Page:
The Nineteenth Century, Volum 30

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Henry S. King & Company, 1891
 

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Side 543 - Not in vain the distance beacons. Forward, forward let us range, Let the great world spin for ever down the ringing grooves of change.
Side 905 - There has fallen a splendid tear From the passion-flower at the gate. She is coming, my dove, my dear ; She is coming, my life, my fate ; The red rose cries, ' She is near, she is near ; ' And the white rose weeps, ' She is late;' The larkspur listens, ' I hear, I hear ;' And the lily whispers,
Side 928 - They, looking back, all the eastern side beheld Of Paradise, so late their happy seat, Waved over by that flaming brand, the gate With dreadful faces thronged and fiery arms.
Side 904 - The slender acacia would not shake One long milk-bloom on the tree ; The white lake-blossom fell into the lake, As the pimpernel dozed on the lea ; But the rose was awake all night for your sake, Knowing your promise to me ; The lilies and roses were all awake, They sighed for the dawn and thee.
Side 929 - For in my way it lies. Stars, hide your fires; Let not light see my black and deep desires: The eye wink at the hand; yet let that be Which the eye fears, when it is done, to see.
Side 591 - ... any convict, lunatic, idiot, or any person unable to take care of himself or herself without becoming a public charge...
Side 921 - The Scripture also affords us a divine pastoral drama in the song of Solomon, consisting of two persons, and a double chorus, as Origen rightly judges. And the Apocalypse of St. John is the majestic image of a high and stately tragedy, shutting up and intermingling her solemn scenes and acts with a sevenfold chorus of hallelujahs and harping symphonies; and this my opinion the grave authority of Pareus, commenting that book, is sufficient to confirm.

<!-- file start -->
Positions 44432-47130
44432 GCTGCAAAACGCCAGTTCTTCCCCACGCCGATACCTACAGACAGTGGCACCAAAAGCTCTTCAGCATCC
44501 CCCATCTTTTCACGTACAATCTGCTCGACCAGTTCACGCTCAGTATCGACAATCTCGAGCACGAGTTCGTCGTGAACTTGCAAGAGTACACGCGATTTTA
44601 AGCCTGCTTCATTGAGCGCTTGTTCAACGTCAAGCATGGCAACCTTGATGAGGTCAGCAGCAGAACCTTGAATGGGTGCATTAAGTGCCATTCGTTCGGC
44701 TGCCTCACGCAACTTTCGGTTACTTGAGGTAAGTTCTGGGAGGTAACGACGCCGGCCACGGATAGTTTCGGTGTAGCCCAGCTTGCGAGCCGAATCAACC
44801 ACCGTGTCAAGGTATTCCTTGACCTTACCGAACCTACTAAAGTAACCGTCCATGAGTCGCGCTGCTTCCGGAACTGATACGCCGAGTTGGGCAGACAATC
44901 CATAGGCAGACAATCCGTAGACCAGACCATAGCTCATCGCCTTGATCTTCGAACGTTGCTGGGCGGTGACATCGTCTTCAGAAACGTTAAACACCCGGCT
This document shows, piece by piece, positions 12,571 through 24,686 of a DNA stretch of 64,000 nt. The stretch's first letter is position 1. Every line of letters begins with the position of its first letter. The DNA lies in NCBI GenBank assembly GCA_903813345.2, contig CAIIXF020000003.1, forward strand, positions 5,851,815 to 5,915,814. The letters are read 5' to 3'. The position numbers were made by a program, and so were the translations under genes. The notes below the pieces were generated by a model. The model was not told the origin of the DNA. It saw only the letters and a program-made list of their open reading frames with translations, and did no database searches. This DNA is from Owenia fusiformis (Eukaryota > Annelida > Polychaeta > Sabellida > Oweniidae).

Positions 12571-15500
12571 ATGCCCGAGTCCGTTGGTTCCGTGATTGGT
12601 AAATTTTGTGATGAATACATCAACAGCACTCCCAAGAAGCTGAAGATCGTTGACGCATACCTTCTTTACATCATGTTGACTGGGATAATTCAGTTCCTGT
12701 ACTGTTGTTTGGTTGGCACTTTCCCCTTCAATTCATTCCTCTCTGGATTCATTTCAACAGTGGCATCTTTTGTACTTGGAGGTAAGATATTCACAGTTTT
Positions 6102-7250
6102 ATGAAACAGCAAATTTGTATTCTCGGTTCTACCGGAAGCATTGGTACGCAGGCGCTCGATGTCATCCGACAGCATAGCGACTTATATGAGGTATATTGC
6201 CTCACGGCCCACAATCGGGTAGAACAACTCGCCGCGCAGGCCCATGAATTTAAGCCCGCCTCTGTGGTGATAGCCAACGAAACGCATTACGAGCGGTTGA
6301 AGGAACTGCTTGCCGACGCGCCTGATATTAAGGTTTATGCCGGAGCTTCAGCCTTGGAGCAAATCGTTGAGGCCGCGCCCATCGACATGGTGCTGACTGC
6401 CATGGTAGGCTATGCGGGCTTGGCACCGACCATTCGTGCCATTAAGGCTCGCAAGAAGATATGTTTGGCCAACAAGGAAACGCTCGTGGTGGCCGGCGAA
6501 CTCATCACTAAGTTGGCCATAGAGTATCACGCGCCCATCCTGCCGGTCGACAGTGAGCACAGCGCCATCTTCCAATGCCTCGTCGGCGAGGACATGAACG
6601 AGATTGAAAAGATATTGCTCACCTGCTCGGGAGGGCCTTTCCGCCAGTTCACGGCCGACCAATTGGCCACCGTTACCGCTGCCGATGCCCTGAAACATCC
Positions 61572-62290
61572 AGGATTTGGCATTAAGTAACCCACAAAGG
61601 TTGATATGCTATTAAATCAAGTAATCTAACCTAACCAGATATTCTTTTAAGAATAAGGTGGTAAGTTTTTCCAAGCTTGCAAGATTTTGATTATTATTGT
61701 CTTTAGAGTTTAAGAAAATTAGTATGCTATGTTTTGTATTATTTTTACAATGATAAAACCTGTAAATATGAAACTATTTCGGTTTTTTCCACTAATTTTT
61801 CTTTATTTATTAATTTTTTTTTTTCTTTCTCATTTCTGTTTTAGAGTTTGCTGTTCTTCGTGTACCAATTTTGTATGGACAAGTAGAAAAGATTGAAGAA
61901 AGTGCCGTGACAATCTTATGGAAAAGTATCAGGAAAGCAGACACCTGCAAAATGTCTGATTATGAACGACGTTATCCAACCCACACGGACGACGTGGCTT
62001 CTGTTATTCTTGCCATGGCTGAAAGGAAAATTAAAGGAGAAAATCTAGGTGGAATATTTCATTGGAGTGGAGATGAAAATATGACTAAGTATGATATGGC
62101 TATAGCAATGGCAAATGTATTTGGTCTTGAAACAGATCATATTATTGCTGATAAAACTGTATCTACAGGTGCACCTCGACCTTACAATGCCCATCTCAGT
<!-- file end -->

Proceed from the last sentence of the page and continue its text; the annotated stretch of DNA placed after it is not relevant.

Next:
Side 925 - For although a Poet, soaring in the high region of his fancies with his garland and singing robes about him...
Side 920 - Sophocles, and Euripides, the three tragic poets unequalled yet by any, and the best rule to all who endeavour to write tragedy. The circumscription of time wherein the whole drama begins and ends, is according to ancient rule, and best example, within the space of twenty-four hours.
Side 923 - Macbeth," which, though I saw it lately, yet appears a most excellent play in all respects, but especially in divertisement, though it be a deep tragedy; which is a strange perfection in a tragedy, it being most proper here, and suitable.

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